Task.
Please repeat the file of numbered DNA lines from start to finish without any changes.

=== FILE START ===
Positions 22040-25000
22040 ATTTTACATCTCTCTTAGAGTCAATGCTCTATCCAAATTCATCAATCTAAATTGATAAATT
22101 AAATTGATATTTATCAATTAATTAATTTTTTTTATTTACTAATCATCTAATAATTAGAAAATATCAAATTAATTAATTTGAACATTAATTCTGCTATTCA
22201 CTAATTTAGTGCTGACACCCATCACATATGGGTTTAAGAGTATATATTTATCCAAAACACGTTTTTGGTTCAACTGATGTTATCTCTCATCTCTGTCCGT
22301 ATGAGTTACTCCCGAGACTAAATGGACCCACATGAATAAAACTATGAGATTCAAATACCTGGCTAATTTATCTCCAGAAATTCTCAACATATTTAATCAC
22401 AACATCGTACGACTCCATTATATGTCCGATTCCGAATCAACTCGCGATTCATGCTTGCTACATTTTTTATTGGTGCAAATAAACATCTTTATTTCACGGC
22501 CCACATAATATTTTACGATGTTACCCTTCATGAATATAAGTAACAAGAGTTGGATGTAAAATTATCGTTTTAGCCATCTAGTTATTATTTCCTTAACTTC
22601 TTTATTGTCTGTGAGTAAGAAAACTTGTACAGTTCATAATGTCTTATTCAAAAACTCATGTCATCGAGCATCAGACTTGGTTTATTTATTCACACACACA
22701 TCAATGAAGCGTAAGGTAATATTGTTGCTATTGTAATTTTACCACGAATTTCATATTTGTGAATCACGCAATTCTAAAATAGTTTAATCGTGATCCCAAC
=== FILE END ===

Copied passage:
Positions 22040-25000
22040 ATTTTACATCTCTCTTAGAGTCAATGCTCTATCCAAATTCATCAATCTAAATTGATAAATT
22101 AAATTGATATTTATCAATTAATTAATTTTTTTTATTTACTAATCATCTAATAATTAGAAAATATCAAATTAATTAATTTGAACATTAATTCTGCTATTCA
22201 CTAATTTAGTGCTGACACCCATCACATATGGGTTTAAGAGTATATATTTATCCAAAACACGTTTTTGGTTCAACTGATGTTATCTCTCATCTCTGTCCGT
22301 ATGAGTTACTCCCGAGACTAAATGGACCCACATGAATAAAACTATGAGATTCAAATACCTGGCTAATTTATCTCCAGAAATTCTCAACATATTTAATCAC
22401 AACATCGTACGACTCCATTATATGTCCGATTCCGAATCAACTCGCGATTCATGCTTGCTACATTTTTTATTGGTGCAAATAAACATCTTTATTTCACGGC
22501 CCACATAATATTTTACGATGTTACCCTTCATGAATATAAGTAACAAGAGTTGGATGTAAAATTATCGTTTTAGCCATCTAGTTATTATTTCCTTAACTTC
22601 TTTATTGTCTGTGAGTAAGAAAACTTGTACAGTTCATAATGTCTTATTCAAAAACTCATGTCATCGAGCATCAGACTTGGTTTATTTATTCACACACACA
22701 TCAATGAAGCGTAAGGTAATATTGTTGCTATTGTAATTTTACCACGAATTTCATATTTGTGAATCACGCAATTCTAAAATAGTTTAATCGTGATCCCAAC